Kidney and bladder health

Updated 19 February 2016

Analgesic nephropathy

An analgesic is any medicine intended to relieve pain.

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Summary

  • An analgesic is any medicine intended to relieve pain (any painkiller).
  • Painkillers present no danger for the majority of people when taken at the recommended dosage.
  • Analgesic use is linked to two different forms of kidney damage: acute renal failure and analgesic nephropathy.
  • Analgesic nephropathy can result from taking painkillers every day for several years.
  • Analgesic nephropathy is a chronic kidney disease that over a number of years gradually leads to irreversible kidney failure and the permanent need for dialysis or a kidney transplant to restore kidney function.
  • An estimated four out of every 100 000 people will develop analgesic nephropathy. It is most common in women over 30.

Alternative names

None

What is analgesic nephropathy?

Analgesic nephropathy is a chronic kidney disease that over a number of years gradually leads to irreversible kidney failure and the permanent need for dialysis, or a kidney transplant to restore kidney function. It is caused by the excessive long-term use of painkillers (analgesics).

It is estimated that about four out of every 100 000 people will develop analgesic nephropathy. Women over 30 years of age are at the highest risk.

What causes analgesic nephropathy?

Analgesic nephropathy is caused by the excessive long-term use of painkillers (analgesics). Over-the-counter (OTC) painkillers that contain phenacetin or acetaminophen and nonsteroidal anti-inflammatory drugs (NSAIDs) such as aspirin or ibuprofen are thought to be particularly high risk.

Excessive use has been described as roughly three pills per day for six years.

Additional factors associated with an increased risk include:

  • chronic headache, backache, or musculoskeletal pain
  • a history of dependent behaviours
  • painful menstrual periods

What are the symptoms of analgesic nephropathy?

Possible symptoms can include:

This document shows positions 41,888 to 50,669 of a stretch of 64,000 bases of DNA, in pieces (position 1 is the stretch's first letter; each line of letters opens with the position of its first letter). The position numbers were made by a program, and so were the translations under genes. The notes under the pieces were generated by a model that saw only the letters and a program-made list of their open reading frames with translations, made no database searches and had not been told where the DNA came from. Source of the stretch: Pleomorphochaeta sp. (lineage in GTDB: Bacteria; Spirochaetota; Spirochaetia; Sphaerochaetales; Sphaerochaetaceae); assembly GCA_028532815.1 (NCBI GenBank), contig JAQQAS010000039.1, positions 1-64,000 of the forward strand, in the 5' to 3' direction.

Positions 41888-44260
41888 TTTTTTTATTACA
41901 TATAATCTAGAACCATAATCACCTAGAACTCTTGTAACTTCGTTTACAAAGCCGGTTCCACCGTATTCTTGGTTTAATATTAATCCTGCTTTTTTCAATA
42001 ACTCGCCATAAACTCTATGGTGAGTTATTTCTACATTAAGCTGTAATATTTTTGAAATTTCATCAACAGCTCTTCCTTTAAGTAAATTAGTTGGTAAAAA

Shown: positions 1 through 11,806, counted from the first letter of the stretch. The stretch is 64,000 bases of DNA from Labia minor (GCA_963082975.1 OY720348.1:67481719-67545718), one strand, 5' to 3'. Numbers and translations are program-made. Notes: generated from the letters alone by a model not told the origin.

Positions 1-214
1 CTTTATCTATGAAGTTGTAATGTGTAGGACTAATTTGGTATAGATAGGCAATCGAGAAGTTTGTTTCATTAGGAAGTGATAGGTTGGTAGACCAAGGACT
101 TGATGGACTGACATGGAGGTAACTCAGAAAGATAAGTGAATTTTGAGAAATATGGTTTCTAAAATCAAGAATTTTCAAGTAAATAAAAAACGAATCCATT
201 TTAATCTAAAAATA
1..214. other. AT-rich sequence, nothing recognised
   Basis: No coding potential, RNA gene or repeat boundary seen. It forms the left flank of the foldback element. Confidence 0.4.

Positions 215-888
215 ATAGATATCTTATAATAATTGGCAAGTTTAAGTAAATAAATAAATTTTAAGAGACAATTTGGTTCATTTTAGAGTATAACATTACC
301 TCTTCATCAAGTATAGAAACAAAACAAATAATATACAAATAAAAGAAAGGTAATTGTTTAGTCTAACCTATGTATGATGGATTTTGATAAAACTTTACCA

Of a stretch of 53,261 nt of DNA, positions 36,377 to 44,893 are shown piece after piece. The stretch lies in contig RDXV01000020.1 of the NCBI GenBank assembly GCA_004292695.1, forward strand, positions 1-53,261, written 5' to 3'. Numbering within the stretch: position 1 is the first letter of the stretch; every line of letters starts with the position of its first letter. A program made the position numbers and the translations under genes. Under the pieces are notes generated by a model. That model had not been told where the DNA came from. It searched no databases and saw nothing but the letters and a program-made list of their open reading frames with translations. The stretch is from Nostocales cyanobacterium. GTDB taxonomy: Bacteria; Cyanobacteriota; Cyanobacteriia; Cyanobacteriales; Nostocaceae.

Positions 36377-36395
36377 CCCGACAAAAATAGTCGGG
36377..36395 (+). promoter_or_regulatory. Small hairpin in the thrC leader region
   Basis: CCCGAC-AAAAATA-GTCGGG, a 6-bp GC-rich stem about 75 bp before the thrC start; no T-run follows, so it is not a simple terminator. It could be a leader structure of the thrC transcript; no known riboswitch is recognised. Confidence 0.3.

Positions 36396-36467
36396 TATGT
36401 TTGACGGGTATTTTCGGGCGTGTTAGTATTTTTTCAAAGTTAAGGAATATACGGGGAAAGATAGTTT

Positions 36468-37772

• weakness
  • tiredness
  • increased urinary frequency or urgency
  • blood in the urine
  • decreased urine output
  • flank or back pain
  • decreased alertness
  • numbness of extremities
  • nausea
  • swelling
  • easy bruising and bleeding

It is also possible that no symptoms will be present.

How is a diagnosis made?

A diagnosis is made using a medical history, physical examination, urine and blood tests, and in some cases X-rays.

How is it treated?

The aim of treatment is to prevent any further kidney damage and to treat the existing damage.

Further damage can usually be limited by stopping the use of the painkiller that is causing the kidney failure. Counselling or behaviour modifications may be required to find non-pharmaceutical ways of handling chronic pain.

Depending on the extent of the kidney damage, you may be advised to change your diet, limit your fluid in-take, or take medications to avoid anaemia and bone problems caused by kidney disease.

Your doctor will monitor your kidney function with regular urine and blood tests.

In severe cases, dialysis or a kidney transplant may be necessary.

What is the prognosis?

Kidney damage may be acute and temporary or chronic and long-term. In severe cases, dialysis or a kidney transplant may be necessary.

Complications

Possible complications may include:

  • hypertension
  • urinary tract infections
  • interstitial nephritis
  • renal failure
  • tissue death
  • transitional cell carcinoma of the kidney or ureter

When to call your doctor

Call your doctor when you experience any of the symptoms of analgesic nephropathy, especially if you have been using painkillers over a long and sustained period of time.

Also call your doctor if you have blood or solid material in your urine, or a decrease in urinary output.

How can it be prevented?

Use medications strictly in accordance with your doctor's advice. In the case of over-the-counter painkillers, do not exceed the recommended dosage on the pack.

 

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